It was rainy and cold and there was a wind advisory and it was generally miserable, but the girls had four layers under their costumes, including fleece-lined tights, pants, long underwear, sweaters, coats, hats, gloves, and more. My mom and dad stayed at the house so Jeremy and I could both take them out, and they lasted an hour in the pouring rain before I dragged them home. I was freezing and soaking, but they were fine because of all the layers. The rain had soaked their costumes, but the inner layers were dry, and they were actually a little sweaty.

Last year, Genevieve was still not so clear on the concept of Halloween, but this year she was INTO IT. She showed us every treat she got, and as soon as we left every house she shouted (her version of) "LET'S GO!" to urge us to the next house. They were both pretty peeved when I said we should pack it in.

Next, we headed over to Jeremy's parents' house, and after that, to his Grandma's house, where all the aunts and uncles and cousins gather when trick or treating is done.

We finally headed home, a few hours past bedtime, and for some reason, Josie kept sneaking out of bed and had wide, crazy eyes. No clue as to the reason.

And now, just because I can, all of Halloweens past:

All in all, it was a successful Halloween, even if my feet still feel cold and wet sixteen hours later.

Friday, October 10, 2014

Perspective (Also, a Poll. A Very Important Poll.)

Last night I was at a meeting and they handed around a bundle of pens and told us each to take one. The outside of the pen was white with blue accents, so I smiled and said thank you, but discreetly doodled on my paper just to check, and ... YES! Black ink! The way god intended.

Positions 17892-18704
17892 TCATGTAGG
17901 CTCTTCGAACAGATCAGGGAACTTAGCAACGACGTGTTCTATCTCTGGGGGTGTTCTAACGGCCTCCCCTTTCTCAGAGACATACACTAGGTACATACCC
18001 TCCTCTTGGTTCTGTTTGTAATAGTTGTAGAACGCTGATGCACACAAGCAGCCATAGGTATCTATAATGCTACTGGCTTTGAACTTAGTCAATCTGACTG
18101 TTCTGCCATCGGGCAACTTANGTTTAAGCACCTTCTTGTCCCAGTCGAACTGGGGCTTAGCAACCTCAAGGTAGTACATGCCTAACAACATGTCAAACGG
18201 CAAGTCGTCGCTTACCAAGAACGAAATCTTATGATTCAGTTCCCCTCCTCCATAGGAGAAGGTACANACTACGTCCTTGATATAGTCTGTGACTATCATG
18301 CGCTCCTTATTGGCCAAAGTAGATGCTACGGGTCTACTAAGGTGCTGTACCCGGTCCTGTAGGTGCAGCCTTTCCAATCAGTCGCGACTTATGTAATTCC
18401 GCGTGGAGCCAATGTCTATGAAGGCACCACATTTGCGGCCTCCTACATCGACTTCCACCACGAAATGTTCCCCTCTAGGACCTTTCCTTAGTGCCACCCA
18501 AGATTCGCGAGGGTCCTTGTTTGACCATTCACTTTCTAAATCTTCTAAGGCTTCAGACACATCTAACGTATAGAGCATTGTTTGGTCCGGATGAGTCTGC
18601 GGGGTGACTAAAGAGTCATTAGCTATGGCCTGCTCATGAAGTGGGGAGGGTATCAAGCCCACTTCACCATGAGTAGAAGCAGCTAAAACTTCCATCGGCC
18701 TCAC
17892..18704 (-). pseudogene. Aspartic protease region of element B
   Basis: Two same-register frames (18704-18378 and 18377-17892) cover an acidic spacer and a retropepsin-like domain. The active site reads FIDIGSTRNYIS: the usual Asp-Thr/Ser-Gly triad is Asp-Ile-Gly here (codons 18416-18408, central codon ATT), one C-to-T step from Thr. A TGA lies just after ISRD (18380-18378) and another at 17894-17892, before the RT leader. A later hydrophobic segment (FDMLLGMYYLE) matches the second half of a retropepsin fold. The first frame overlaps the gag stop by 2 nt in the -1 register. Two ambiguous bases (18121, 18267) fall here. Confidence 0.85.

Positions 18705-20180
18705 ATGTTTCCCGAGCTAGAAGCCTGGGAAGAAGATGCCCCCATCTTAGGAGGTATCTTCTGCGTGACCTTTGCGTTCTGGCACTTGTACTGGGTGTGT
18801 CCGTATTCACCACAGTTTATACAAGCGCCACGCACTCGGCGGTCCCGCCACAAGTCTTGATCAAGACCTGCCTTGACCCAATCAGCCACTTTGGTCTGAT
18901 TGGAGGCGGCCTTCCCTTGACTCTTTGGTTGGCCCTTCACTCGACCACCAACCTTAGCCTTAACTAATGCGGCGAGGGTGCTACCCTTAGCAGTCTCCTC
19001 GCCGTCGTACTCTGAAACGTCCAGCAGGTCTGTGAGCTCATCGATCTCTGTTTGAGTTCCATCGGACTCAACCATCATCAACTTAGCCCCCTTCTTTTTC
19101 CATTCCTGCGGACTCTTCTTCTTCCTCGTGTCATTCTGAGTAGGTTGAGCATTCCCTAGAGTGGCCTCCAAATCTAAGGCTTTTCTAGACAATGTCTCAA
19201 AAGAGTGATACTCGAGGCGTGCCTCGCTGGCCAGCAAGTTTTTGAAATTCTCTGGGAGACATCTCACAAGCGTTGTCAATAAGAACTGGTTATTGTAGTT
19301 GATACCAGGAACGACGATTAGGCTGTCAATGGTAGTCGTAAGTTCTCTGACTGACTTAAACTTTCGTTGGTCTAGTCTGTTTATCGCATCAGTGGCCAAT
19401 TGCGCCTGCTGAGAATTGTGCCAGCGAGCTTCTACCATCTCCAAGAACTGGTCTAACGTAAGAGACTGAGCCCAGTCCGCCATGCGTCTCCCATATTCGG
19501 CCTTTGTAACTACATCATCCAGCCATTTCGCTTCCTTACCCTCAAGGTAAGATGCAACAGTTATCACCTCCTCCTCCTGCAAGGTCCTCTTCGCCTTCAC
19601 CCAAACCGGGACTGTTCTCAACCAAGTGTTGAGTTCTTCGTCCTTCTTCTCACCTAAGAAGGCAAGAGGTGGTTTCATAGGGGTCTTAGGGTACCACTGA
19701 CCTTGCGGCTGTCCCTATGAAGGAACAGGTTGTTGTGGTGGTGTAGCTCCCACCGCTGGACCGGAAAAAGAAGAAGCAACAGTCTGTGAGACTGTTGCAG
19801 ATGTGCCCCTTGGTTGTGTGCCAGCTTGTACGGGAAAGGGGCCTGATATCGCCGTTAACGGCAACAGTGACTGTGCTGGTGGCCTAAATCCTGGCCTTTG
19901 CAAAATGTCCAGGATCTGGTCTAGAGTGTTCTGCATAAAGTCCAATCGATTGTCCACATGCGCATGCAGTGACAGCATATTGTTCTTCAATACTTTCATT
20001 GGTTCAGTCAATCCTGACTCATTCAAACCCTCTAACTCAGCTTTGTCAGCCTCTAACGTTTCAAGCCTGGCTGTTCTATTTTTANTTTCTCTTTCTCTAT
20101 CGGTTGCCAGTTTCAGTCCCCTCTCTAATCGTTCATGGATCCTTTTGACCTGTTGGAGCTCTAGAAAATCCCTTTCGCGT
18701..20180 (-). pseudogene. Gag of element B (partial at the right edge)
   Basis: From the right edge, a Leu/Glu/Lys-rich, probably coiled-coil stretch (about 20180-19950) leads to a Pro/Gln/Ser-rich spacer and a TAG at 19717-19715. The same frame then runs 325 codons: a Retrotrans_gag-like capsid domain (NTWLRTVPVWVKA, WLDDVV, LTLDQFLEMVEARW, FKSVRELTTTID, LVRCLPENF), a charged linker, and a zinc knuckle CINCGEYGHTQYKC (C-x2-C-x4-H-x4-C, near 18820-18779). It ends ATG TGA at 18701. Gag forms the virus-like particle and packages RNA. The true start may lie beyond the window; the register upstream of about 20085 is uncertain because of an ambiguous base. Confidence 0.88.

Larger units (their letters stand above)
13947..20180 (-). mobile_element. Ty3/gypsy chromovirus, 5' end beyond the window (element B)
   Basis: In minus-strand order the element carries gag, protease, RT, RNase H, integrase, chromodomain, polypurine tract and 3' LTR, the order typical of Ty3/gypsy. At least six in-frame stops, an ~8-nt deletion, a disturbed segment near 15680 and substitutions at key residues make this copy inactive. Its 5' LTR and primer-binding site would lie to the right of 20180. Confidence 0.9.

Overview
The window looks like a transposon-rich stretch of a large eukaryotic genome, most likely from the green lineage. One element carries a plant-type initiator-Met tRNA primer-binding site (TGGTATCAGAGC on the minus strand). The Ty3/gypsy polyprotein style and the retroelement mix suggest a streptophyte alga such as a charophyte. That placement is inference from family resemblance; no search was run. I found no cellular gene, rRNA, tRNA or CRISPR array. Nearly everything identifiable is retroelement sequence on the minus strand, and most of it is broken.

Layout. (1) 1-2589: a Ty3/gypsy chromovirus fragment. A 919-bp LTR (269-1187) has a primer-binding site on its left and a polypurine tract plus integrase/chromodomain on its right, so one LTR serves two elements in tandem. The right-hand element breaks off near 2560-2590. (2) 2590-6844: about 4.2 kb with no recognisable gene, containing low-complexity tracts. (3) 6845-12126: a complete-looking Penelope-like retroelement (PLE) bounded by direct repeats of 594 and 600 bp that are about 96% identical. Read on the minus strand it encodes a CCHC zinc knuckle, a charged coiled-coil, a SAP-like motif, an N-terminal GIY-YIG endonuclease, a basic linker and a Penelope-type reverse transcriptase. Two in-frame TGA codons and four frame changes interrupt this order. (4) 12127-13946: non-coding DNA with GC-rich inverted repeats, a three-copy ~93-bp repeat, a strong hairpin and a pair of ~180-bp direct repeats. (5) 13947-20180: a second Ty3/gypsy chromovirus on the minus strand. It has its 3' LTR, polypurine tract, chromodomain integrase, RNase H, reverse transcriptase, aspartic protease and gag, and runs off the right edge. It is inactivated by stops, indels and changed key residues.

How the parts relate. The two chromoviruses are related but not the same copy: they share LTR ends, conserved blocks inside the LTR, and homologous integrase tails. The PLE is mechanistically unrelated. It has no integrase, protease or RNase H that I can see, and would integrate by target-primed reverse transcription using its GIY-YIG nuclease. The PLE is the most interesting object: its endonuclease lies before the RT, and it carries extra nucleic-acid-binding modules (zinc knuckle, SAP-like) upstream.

Suddenly, for no other reason than the fact that I was relishing having a new BLACK-INK pen, I had a revelation about my marriage and life in general (stay with me here).

I have this thing about pens. I write with black pens, and black pens only. If there are only blue pens at my disposal (shudder), I will use anything else (crayon, lipstick, eyeliner) before using that distasteful blue ink. No, I don't really know why (other than the fact that printers and newspapers print typeface in black ink, so why shouldn't I also produce black lettering), but I will defend my choice until the day I die. BLACK INK OR NOTHING.

Jeremy, on the other hand, is a blue ink man. Now, he lacks the flair for the dramatic that I so luckily possess, so unlike myself, he does not report feelings of nausea when seeing the wrong color ink before him. He simply says "Nope. Get this abomination away from me," and finds himself a blue pen.